Lit's Jeremy Popoff Talks Tragedy Turned Triumph, Country Music, and Doing It Live | County Grind | South Florida | Broward Palm Beach New Times | The Leading Independent News Source in Broward-Palm Beach, Florida


Lit's Jeremy Popoff Talks Tragedy Turned Triumph, Country Music, and Doing It Live

Lit is a band that's experienced its share of tragedies. The death of drummer Allen Shellenberger in 2008 definitely put making new music on hold for a minute, but the band took up where it left off, adding drummer Nathan Walker. "We've all come to accept that out of tragedy can come triumph," Jeremy Popoff says. They took their pain and made music.

Lit's been together for 23 years and includes brothers A. Jay and Jeremy Popoff. Lit is more like a family than a band. "We've always been a very tight unit of guys," Jeremy says.

The passing of their old friend, though, Jeremy notes, "directly and indirectly... affected a lot of aspects of the [upcoming] album." Lit added a fifth member, Ryan Gillmor, to the band, which Jeremy believes enhances their live sound. He plays keyboard and guitar, which frees up Jeremy a little. "It made us sound a lot bigger and dynamic," and including him in the songwriting process changes things up a bit too, but not too much. 

Jeremy writes country music as well as rock 'n' roll. He records

and lives part-time in Nashville. Though it's actually his second home,

it's like a second home of the rest of the band. He's

made music with Jimmie Johnson and Colt Ford. Jeremy says of country as

opposed to the California rock scene as, "Kind of keeps me on my toes,

keeps my mind inspired.

"At the end of the day,

I still write songs about girls and drinking and having a good time.

Country tends to be more descriptive; there's a little more of a story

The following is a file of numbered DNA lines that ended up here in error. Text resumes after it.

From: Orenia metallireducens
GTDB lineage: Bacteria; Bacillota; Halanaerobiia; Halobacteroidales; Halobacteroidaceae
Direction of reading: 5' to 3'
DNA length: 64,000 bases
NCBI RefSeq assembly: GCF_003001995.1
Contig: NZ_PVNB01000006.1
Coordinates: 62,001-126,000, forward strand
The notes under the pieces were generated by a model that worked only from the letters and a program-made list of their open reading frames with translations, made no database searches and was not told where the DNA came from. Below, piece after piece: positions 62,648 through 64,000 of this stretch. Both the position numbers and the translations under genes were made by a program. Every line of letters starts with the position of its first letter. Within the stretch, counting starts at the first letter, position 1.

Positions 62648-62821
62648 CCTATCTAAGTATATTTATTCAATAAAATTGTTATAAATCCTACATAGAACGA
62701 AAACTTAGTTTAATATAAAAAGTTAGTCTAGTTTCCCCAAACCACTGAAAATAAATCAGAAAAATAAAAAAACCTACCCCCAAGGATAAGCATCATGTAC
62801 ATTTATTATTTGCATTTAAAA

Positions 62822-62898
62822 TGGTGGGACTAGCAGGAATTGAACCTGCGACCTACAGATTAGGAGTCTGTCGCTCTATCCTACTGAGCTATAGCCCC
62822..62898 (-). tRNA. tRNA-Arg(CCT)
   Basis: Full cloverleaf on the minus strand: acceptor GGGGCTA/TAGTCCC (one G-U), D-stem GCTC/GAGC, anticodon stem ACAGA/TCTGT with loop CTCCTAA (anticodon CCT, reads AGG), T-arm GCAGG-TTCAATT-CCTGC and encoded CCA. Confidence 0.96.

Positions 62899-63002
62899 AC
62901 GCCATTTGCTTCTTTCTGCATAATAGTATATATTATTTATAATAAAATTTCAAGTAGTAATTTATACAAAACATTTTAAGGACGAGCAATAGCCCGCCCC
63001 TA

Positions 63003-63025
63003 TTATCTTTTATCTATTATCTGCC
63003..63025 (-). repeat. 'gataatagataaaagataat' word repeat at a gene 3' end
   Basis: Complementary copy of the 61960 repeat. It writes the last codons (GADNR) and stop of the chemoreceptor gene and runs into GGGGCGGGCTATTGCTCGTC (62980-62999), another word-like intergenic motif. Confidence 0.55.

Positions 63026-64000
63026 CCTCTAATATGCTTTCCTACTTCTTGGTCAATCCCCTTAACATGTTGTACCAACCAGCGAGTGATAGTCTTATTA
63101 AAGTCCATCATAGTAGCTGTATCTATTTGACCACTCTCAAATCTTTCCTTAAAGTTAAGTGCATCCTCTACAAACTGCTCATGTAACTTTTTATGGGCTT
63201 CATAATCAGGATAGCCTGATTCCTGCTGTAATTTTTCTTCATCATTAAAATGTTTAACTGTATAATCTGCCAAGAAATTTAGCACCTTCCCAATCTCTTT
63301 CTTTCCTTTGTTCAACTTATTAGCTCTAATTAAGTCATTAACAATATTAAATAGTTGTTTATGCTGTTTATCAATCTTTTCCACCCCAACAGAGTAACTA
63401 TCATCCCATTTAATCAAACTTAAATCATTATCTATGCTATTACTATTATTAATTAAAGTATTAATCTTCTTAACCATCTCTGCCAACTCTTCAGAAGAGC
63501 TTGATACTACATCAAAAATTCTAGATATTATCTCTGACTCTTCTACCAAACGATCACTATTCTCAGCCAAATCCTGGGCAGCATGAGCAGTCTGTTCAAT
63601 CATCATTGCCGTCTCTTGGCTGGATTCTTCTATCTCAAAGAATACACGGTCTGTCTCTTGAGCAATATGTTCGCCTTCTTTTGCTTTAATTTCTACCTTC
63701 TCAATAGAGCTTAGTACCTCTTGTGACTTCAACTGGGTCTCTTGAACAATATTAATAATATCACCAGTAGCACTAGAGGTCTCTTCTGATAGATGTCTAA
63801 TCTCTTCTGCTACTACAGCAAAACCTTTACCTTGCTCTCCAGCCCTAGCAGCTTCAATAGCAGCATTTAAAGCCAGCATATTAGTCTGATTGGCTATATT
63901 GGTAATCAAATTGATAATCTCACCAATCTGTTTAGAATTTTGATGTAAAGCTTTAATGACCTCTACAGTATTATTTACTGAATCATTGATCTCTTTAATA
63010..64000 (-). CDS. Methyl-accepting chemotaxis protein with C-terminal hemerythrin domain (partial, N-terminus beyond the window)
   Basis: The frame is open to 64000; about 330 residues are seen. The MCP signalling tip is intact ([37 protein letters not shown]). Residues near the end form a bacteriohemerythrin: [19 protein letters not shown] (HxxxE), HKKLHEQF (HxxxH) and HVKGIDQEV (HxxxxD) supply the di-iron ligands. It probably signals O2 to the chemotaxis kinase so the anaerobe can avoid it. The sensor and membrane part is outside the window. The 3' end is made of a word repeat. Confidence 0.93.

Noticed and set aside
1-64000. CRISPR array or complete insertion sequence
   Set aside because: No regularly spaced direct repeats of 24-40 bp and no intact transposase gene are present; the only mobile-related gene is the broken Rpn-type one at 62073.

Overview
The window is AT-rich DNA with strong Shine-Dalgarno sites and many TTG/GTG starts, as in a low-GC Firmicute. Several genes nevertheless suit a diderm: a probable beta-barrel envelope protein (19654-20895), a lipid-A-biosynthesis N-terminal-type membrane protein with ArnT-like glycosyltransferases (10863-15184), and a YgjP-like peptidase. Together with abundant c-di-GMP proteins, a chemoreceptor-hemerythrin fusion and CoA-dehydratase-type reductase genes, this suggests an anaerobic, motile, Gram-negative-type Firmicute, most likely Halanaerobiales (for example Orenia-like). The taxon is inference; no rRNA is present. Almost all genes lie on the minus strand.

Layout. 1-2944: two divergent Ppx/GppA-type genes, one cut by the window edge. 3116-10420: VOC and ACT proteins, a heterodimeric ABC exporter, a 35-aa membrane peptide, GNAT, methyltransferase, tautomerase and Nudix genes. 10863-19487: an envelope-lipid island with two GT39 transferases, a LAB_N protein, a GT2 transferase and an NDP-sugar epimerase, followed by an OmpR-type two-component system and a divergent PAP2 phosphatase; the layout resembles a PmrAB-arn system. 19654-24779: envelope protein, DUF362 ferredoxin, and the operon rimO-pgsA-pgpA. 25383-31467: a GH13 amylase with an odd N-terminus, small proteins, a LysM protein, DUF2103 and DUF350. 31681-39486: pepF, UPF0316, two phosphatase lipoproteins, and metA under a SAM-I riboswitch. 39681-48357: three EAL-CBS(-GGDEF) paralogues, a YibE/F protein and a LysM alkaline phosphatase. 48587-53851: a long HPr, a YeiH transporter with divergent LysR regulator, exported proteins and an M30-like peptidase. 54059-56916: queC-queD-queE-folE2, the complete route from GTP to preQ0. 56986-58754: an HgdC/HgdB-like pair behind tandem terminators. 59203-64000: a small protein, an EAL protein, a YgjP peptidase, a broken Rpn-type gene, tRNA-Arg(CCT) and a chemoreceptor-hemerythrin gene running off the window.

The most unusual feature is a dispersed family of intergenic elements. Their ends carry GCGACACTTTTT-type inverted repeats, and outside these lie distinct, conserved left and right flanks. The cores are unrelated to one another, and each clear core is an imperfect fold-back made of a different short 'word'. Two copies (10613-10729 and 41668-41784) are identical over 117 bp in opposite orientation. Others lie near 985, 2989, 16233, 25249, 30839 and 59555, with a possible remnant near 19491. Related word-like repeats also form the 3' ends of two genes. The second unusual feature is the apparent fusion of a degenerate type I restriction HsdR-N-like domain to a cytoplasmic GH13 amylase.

being told." Working with country music has changed the band's approach slightly. "As songwriters, we just grew," he observes. "Lit songs just grew.

They're better-crafted."

Though he says

everyone always calls their newest album their best yet, Jeremy says the one set for a June release actually is. "At the end of the day, this record is a

Lit record," he says. "Everyone who liked the old Lit will be stoked on the new Lit,

to be sure." 

They may be grownups with kids

and outside businesses, he says, but when "we get out there on the road, and

it's like no time has passed. We're just as crazy as we were ten years


"I still think when you come see Lit live, there's a

chance one of us is going to be too drunk, is going to break something,

or someone is going to get hurt. We have a dynamic onstage; it's not

rehearsed, it's not controlled or contained. It's very much five guys

rocking out like it's our last show on Earth." He jokes about aging, "The only

difference now is that we're a lot more sore." 


show is different -- you're not going to experience an album-perfect

performance. "I want it to be a little bit on the verge of falling

apart. I think that's sometimes the magic of rock 'n' roll. Especially

the magic of seeing that live. This is where the real human element of

the industry comes out." 

Lit at 7 p.m. Wednesday, April 25, at Revolution Live, 100 SW Third Ave., Fort Lauderdale. Call 954-449-1025, or visit

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Liz has her master’s degree in religion from Florida State University. She has since written for publications and outlets such as Miami New Times, Rolling Stone, Pitchfork, Ocean Drive, the Huffington Post, NBC Miami, Time Out Miami, Insomniac, the Daily Dot, and the Atlantic. Liz spent three years as New Times Broward-Palm Beach’s music editor, was the weekend news editor at Inverse, and is currently the managing editor at Tom Tom Magazine.
Contact: Liz Tracy

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